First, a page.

Reflecting on October
What has happened?
Equity markets experienced a difficult October. The MSCI World Index declined by 7.4% during the month, its worst monthly performance since May 2012, while the MSCI Emerging Markets Index fell 8.8%, its worst performance since 2015. The VIX Index, a measure of equity market volatility, jumped during the month to reach its highest level since February.
Concerns over rising interest rates and global growth were amongst the predominant drivers of the equity market decline in October. Having raised interest rates for the eighth time in less than three years in September, the Federal Reserve’s Chair Jay Powell spoke positively on the US economy during October, leading to concerns that the Fed was set to increase the frequency of its interest rate hikes, at a time when there were signs in economic data and corporate announcements that the ongoing trade dispute between the US and China was beginning to have an impact.
As well impacting the valuations of equity markets, rising interest rates can also affect the borrowing costs and therefore the profitability of businesses. However, going into third quarter results season it was considered that corporate health, at least from a sales and profitability perspective, was strong, and that positive earnings announcements might help to offset some of the concerns surrounding rates and global growth. This turned out not to be the case as corporate earnings failed to provide any meaningful support to equity markets, with the proportion of US companies beating consensus revenue estimates down from the previous quarter.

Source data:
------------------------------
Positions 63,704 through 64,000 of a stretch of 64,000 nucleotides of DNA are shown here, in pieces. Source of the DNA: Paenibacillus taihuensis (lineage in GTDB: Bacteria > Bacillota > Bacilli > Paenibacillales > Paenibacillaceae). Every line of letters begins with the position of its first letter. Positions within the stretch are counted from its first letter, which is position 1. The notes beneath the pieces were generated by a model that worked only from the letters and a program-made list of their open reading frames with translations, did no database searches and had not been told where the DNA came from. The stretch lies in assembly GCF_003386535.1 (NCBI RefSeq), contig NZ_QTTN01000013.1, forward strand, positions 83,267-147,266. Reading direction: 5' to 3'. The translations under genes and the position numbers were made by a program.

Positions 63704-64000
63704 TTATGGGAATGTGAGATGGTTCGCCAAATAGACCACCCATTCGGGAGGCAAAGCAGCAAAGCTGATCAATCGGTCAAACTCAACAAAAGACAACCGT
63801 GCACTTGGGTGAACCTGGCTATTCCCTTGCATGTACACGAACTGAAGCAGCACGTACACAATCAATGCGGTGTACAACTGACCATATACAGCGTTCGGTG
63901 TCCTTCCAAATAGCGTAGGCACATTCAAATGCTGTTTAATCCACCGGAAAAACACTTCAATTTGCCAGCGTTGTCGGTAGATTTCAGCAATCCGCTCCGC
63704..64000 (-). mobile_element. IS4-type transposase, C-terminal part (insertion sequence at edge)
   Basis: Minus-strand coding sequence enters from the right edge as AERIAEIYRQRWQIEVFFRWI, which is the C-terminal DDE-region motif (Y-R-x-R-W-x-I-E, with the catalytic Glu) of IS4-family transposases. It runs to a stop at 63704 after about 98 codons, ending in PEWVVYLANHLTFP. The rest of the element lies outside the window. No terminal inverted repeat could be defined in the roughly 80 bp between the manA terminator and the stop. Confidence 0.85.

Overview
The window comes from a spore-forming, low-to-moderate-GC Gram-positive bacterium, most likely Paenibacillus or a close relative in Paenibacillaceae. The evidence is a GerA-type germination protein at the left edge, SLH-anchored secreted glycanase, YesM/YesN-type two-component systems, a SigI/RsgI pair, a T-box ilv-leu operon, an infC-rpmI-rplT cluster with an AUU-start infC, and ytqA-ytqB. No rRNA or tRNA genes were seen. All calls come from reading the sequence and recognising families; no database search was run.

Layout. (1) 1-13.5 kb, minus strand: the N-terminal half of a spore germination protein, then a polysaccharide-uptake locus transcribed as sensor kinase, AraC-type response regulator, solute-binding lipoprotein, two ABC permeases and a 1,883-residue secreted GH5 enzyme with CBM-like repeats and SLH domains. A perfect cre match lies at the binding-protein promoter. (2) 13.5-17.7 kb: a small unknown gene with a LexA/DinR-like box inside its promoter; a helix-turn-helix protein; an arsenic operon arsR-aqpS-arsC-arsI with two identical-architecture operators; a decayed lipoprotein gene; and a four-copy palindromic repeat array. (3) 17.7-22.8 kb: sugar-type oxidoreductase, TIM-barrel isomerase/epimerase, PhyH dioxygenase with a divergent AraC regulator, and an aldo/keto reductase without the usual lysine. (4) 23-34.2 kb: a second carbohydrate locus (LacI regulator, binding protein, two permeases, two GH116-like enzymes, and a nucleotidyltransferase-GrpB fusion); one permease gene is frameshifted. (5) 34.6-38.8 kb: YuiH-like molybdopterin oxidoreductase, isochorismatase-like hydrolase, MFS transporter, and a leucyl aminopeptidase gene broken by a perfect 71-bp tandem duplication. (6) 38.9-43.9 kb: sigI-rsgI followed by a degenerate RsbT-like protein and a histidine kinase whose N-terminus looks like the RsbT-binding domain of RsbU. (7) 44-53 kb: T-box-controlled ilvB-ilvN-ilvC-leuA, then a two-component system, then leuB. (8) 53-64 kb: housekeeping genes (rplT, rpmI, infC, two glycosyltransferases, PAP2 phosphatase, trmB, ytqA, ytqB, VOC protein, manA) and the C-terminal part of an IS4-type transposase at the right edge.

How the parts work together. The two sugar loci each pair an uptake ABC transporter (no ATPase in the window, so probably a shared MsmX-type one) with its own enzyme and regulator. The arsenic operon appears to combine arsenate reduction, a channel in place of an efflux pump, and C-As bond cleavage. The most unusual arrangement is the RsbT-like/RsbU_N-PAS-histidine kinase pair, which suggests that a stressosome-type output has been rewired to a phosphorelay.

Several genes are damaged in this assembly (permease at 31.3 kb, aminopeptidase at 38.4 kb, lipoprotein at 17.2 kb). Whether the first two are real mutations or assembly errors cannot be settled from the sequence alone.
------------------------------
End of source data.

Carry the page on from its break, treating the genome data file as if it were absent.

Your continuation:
What should you take away from it?
The equity market weakness should be viewed in the context of a long bull market that began in 2009 and which has seen a number of similar sharp and volatile pullbacks during its sustained move higher and the last few days are a reminder of how quickly things can change, with positive talks between US President Donald Trump and his Chinese counterpart Xi Jinping supporting a recovery in equity markets.
That said, it can be difficult to predict the outcome of political events so while mindful of event risk, as well as shifts in momentum and fluctuations in quarterly earnings, we remain advocates of taking a long-term approach to equity investment, and continue to look for and to find opportunities that stand to benefit from exposure to structural growth opportunities, as well as high-quality businesses with competitive moats that should be able to perform well through the cycle.
Please speak to your Investment Manager for any further information.
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